taal kiezen
<<< Back

More images:

The Aircraft was built in 1943 in Long Beach, California by the Douglas Aircraft Company as a C-47. She was Army Air Force order number AC-20669 and cost $109,683.00. Her contract number (or serial) number was 9926. On 26 July 1943 she was turned over to the U.S. Government and assigned the military registration number 42-24064.

Her warttime crew
Pilot : 1st Lt. Richard H. Lum
Co-pilot : 1st Lt. Ralph C. Lungren / 1st Lt. Merton E. Eckert
Navigator : 1st Lt. William E. Vaughn
Radio Operator : Staff Sargent Ed Tunison,
Crew Chief : T/Sgt. Eddie A. Apodaca

Her name
The crew named the aircraft “Placid Lassie”. They named the left engine “Idling Ada” after the crew chief’s wife and named the right engine “Eager Eileen” after the Radio Operator’s wife. The Squadron marking was ID and she had a radio call sign of N

D-Day history
The leading parachute drops in the Normandy invasion were codenamed ALBANY (101st Division) and BOSTON (82nd Division). 13 waves of C-47s in ALBANY dropped pathfinders and troops into three Landing Zones (LZ) from 00:20 to 01:43. 14 waves of C-47s in BOSTON dropped pathfinders and troops into another three LZs from 01:21 to 02:44. Meanwhile back in England, Placid Lassie and the 74th took off at about 0200 towing Waco gliders. They were part of the CHICAGO mission carrying troops and equipment for the 101st. They took off from Aldermaston at 02:00, formed up at 1000 feet and flew to their first checkpoint. They dropped down to 500 feet and crossed the Channel. Checkpoints Austin, Elko, Flatbush, Gallup, Hoboken, Reno and crossed the coast at Muleshoe at about 03:49. A and B flights spread the formation laterally. LZ E was near Hiesville, France with one side along the road between Ste. Marine-du-Mont and les Forges about a mile behind Utah beach. One plane from CHICAGO (71st TCS) was shot down. The 74th came over the release zone at 450 feet six minutes early and released the gliders. About half of the gliders landed within two miles of the LZ.

Market Garden History
Placid Lassie and the 74th TCS flew four missions in four days consisting first of parachutes, then two glider missions and finally a resupply. 2nd glider mission was in extremely bad weather with gliders out of visual contact with the tow planes.
17 Sept: Southern Route: 74th was in the second serial, just a fewminutes behind the pathfinders, and dropped 2nd Battalion, 501st Parachute Regiment, 101st into LZ A (outside of Veghel) at 13:06. One C-47 from the pathfinders was shot down as one C-47 from the Lassie’s Serial was lost (from 73rd TCS)
18 Sept: Northern Route: Placid Lassie was in the first Serial taking off at about 11:20 and realeasing her glider carrying elements of 1st Bn, 401st Glider Infantry Rgt, 101st at 14:37 into LZ W. Two C-47s from her Serial were lost (from 72nd TCS)
19 Sept: Southern Route: The 74th flew in the 6th Serial of a 10 serial mission to bring artillery towing gliders with elements of the 321st Glider Field Artillery Bn, 101st to DZ W. The mission took off between 1130 adn 1320 into poor weather with clouds at 1200 feet. The weather deteriorated and was zero visability by the time that they hit the coast. Gliders could not see tow C-47s. Across the channgel the could cover was at 200 feet. 82 gliders aborted over England, 17 ditched in the channel, 31 broke free over Belgium and 213 made it to the target. The 74th made it the drop zone at 15:45 with could cover at 600 feet and visability less than 1 mile. Entense flak was encoutered en route. 17 C-47s were lost and 5 made hard landings. 70% of the planes took hits. 1st Lt. Lundgren (Placid Lassie’s former co-pilot) was killed when his plane crashed.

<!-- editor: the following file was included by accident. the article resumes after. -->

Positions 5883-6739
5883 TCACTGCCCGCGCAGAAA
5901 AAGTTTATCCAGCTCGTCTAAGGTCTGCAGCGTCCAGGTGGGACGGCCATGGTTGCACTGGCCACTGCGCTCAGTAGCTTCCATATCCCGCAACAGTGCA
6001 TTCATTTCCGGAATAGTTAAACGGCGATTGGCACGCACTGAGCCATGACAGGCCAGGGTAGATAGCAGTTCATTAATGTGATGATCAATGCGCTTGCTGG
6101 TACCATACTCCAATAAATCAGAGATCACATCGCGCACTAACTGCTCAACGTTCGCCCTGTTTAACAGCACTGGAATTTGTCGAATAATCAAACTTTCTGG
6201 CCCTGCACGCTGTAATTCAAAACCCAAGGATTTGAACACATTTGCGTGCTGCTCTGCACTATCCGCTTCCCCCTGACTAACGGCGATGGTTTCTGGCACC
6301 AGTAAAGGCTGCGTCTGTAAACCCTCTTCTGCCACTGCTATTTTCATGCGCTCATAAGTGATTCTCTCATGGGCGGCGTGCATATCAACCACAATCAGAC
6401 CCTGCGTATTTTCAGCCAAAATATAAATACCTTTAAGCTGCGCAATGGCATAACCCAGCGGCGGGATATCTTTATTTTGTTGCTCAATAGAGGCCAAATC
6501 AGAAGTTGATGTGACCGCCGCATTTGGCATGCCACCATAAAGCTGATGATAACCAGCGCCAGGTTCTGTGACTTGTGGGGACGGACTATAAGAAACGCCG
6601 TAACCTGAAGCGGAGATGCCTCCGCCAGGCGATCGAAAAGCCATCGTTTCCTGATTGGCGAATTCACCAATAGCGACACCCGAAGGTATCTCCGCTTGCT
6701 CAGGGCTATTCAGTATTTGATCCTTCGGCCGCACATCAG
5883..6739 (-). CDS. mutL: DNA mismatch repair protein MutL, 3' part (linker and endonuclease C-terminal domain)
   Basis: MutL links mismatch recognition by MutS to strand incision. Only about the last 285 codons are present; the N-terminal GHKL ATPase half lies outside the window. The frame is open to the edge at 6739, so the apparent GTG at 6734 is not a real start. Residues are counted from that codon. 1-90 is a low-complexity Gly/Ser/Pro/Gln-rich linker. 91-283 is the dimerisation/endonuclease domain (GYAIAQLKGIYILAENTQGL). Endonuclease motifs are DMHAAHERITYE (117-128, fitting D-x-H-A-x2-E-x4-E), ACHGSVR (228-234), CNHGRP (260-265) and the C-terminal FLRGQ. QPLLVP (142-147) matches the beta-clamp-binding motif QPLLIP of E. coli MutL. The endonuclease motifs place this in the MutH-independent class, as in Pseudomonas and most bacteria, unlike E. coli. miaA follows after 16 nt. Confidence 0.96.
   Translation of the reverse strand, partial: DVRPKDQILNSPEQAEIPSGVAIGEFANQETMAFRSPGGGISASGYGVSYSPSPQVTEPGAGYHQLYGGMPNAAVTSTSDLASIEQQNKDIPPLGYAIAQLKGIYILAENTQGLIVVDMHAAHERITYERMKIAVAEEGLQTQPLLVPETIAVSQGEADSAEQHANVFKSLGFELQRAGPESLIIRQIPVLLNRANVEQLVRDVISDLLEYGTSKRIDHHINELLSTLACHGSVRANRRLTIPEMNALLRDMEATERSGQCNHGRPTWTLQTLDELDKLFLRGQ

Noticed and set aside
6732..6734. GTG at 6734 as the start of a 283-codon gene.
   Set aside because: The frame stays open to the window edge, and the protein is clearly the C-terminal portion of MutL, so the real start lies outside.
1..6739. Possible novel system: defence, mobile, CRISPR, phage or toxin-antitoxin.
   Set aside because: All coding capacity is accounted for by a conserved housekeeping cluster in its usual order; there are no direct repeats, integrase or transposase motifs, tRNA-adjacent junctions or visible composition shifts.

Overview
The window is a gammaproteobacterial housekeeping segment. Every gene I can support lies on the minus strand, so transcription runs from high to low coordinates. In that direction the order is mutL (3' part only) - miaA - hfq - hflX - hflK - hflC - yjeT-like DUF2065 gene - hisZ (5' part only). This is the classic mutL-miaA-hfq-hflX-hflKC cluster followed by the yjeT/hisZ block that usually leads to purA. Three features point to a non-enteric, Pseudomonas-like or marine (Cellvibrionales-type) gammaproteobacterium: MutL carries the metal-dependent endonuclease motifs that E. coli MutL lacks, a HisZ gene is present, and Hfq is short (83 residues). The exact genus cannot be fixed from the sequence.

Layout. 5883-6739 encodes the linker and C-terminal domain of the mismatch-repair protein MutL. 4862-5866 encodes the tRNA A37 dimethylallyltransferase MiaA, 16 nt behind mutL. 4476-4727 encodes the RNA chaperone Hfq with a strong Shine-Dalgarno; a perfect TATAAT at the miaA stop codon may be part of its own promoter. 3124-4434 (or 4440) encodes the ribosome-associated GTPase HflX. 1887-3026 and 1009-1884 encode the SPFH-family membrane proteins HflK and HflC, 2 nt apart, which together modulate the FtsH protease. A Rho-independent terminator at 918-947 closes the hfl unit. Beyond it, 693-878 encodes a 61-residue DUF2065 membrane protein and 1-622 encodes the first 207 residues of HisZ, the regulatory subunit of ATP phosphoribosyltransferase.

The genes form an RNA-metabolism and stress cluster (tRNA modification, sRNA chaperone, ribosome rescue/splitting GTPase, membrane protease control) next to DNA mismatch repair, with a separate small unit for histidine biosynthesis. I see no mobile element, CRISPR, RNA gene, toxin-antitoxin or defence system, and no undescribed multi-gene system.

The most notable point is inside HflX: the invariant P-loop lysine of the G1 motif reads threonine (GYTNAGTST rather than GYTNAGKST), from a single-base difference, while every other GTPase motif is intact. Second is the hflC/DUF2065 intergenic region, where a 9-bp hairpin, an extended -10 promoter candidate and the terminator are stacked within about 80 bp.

20 Sept: Southern Route: the 74th dropped supplies, mostly ammunition, for the 82nd in the late afternoon (16:48 to 17:49) at altitudes from 400 feet to 1800 feet into DZ-O
23 Sept: the 74th towed gliders to resupply the 101st.
26 Sept: the 74th dropped artillery shells to resupply the 101st into LZ W at 16:41.

Post War History
After the War the aircraft was owned by a number of operators. RFC, West-Coast Airlines, Aero-Dyne, Saber Aviation, Express Air Cargo and Dodson International Air.

In 2010 James Lyle and Clive Edwards looked for a DC-3 for James to purchase and for Clive to restore. They found Placid Lassie was derelict at Covington where she had sat in tall-grass storage for a decade. Clive and his team did an intense eight-week restoration with the goal of flying her to Oshkosh for the 75th DC-3 Anniversary “Dak-Meet” in 2010. Despite setbacks the newly named “Union Jack Dak” flew to Oshkosh. Later they found out that she was a D-Day veteran and learned her history as Placid Lassie. James Lyle owned and operated Placid Lassie from 2010 to 2017 bringing her to airshows and in 2014 to the 1st Daks over Normandy event. In 2017 he founded the Tunison Foundation, named after the last surviving crewmember of Placid Lassie’s wartime crew who passed in 2016, and donated the plane to the foundation.
Images: John Dibbs